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The First Trimester of Pregnancy: What to expect

The First Trimester of Pregnancy: What to expect

The first trimester of pregnancy is the period of time from the first day of your last period to the end of week 12. A lot happens during those first 3 months and your baby is developing faster than at any other time in pregnancy. Your body will be undergoing big changes too and you are likely to be getting some pregnancy-related symptoms. It can be an exciting but for many, also an overwhelming time, so knowing what to expect physically and emotionally can help you navigate this first stage of pregnancy. 

Changes to your body

For most women, the first sign of pregnancy is a missed period. It’s common for women to experience pregnancy-related symptoms in the weeks that follow. However, every pregnancy is different and not all women experience symptoms in the first trimester. For some women, the absence of symptoms can understandably lead to anxiety as they await their first scan, but a positive pregnancy test is normally a good sign. Symptoms you could experience include: 

  • Tender or swollen breasts - due to hormonal changes after conception. This should ease as the pregnancy progresses.
  • Tiredness - related to hormonal changes and a rise in the hormone progesterone which is can promote sleepiness. Try to rest as much as possible, eat well, stay hydrated and do gentle exercise. 
  • Nausea and sickness – often called morning sickness, but this can in fact happen at any time of day or night. It’s often worse in the first trimester but can persist for some women. It can be a difficult symptom to manage and make the day to-day challenging. There are many ways to help, try eating small, carbohydrate-heavy meals and avoid foods and smells that trigger your sickness. Get plenty of rest and ensure you are well hydrated. Food and drinks containing ginger can sometimes help, as can acupuncture or travel sickness bands. If you are struggling to keep fluids and food down, you could have a severe form of nausea and sickness called Hyperemesis Gravidarum, so please speak to your antenatal care provider for advice.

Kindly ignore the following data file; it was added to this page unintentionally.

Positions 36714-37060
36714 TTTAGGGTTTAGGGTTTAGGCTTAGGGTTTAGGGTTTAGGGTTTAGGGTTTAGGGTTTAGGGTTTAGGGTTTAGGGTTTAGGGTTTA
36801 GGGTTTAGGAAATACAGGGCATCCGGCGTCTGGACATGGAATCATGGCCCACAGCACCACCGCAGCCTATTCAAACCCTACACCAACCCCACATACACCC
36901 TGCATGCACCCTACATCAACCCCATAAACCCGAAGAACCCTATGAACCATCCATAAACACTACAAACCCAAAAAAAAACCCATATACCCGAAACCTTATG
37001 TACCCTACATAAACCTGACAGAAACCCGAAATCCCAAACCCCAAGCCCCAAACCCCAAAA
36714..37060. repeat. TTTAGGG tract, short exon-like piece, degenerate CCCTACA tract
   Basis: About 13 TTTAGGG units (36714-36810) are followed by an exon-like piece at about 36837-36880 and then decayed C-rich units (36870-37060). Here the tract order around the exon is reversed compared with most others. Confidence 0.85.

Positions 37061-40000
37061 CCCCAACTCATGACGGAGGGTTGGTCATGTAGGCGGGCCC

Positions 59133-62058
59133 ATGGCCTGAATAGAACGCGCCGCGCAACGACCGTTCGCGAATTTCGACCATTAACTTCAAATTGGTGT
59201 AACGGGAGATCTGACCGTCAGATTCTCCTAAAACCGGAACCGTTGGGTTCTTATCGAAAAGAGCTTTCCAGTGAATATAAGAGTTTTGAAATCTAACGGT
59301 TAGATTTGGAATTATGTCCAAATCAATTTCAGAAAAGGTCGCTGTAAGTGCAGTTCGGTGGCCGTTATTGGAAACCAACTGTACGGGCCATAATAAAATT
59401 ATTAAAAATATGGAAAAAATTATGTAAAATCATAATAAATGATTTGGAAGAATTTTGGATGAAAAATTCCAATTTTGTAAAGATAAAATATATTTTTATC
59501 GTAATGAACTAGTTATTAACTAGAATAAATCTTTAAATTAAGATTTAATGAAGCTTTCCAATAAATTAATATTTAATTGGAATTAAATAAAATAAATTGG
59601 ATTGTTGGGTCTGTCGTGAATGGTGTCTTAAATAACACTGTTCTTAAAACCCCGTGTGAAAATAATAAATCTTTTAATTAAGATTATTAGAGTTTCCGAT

• Constipation – A high level of progesterone can lead to constipation and bloating. Make sure you are drinking plenty of water and eating a fibre-rich diet. Being physically active will also help. 
  • Heart burn – this can begin from the first trimester. Pregnancy hormones relax the valve between your stomach and your oesophagus allowing acid to reflux up the oesophagus. Avoiding heavy meals and food triggers such as spicy foods can help. Gaviscon can help to ease symptoms and if severe, a medication called Omeprazole may be prescribed. 
  • Increased urination – hormonal changes can increase the frequency of urination and your growing uterus may also press on your bladder. Look of for any other changes that could indicate a urine tract infection, such as a change in smell or pain on passing urine. Urinary tract infections are common in pregnancy - please speak to your midwife or GP if you have concerns.